In one of my recent forays into the interwebs, I came across a young woman who, when asked what she “did,” called herself an “influencer.” Like it is a job. Like she gets paid to tell people to wear ballcaps sideways and call their friends “brah.”
Hey, someone has to do it. And clearly, someone is doing it. Trends change like Florida weather these days. If you don’t act quickly, you will have to buy “mom jeans” (yes, they are trending) at a used clothing outlet for a tenth of the retail price. So step to it! Those Benjamins won’t set fire to themselves.
This kind of “influencer” (if I may paint with broad strokes) derives satisfaction in seeing her own preferences reflected in the behavior of others. It is an exercise in ego. Some, however, claim to be fueled by principle. Whether it is the environment, world hunger, social justice, or any one of a hundred other topics, they jump into the spotlight to ring the bell, calling others to action. But such ones run the risk of becoming just as egotistical as the others. Being “the face of the movement” can become more about the face than the movement.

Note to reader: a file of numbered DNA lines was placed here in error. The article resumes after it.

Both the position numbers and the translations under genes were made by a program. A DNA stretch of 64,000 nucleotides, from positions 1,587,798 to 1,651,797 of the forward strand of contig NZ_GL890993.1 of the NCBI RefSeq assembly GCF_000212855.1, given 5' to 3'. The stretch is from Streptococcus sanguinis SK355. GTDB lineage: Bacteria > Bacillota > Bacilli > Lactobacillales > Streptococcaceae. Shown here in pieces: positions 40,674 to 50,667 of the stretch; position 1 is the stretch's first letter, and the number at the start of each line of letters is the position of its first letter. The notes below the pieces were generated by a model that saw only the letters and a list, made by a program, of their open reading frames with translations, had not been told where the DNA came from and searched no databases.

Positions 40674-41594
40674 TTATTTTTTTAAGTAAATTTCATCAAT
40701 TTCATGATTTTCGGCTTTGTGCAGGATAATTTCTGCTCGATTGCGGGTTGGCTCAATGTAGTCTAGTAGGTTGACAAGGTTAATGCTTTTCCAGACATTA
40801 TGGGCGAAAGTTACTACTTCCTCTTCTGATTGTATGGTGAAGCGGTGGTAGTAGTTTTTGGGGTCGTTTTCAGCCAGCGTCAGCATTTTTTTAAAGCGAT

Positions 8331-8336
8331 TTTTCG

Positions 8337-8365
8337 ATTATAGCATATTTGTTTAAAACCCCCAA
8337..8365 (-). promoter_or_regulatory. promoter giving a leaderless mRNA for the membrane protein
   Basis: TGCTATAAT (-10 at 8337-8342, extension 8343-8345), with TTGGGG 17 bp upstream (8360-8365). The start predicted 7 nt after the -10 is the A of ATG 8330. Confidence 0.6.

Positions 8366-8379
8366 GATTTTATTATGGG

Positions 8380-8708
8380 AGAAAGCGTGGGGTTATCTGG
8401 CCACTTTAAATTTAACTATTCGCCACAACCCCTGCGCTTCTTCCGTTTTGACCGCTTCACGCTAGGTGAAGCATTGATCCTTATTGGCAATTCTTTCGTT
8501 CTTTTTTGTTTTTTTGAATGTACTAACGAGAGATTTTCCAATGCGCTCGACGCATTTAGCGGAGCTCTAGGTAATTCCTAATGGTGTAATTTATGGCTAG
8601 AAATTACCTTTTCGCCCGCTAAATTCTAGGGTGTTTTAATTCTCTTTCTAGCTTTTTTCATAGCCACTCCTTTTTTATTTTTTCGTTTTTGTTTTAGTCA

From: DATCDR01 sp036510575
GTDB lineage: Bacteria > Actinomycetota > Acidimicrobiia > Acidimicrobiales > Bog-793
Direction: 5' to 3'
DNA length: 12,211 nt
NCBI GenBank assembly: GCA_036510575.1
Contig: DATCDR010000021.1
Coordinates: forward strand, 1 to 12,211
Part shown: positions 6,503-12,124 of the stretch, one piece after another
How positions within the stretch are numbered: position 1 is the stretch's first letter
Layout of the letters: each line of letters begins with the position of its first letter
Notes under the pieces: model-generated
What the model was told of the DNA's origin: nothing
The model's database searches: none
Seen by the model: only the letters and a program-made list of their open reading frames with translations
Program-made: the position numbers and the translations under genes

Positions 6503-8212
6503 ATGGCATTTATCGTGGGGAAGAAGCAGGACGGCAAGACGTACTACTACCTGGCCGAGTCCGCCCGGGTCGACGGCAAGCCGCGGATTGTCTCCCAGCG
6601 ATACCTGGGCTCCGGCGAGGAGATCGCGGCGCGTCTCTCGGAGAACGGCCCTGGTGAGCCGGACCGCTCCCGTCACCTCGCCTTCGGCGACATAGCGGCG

You can tell the genuinely principled influencers by the way they divert attention from themselves toward the actual cause. John the Baptist (John 1:29-30), Peter (Acts 3:16) and Paul (2 Corinthians 4:7) always pointed people toward the Lord. Their approach won’t be the best way to accumulate subscribers. But if we have an attitude like Paul’s in 1 Corinthians 11:1 — “Be imitators of me, just as I also am of Christ” — personal glory is not our motivation anyway.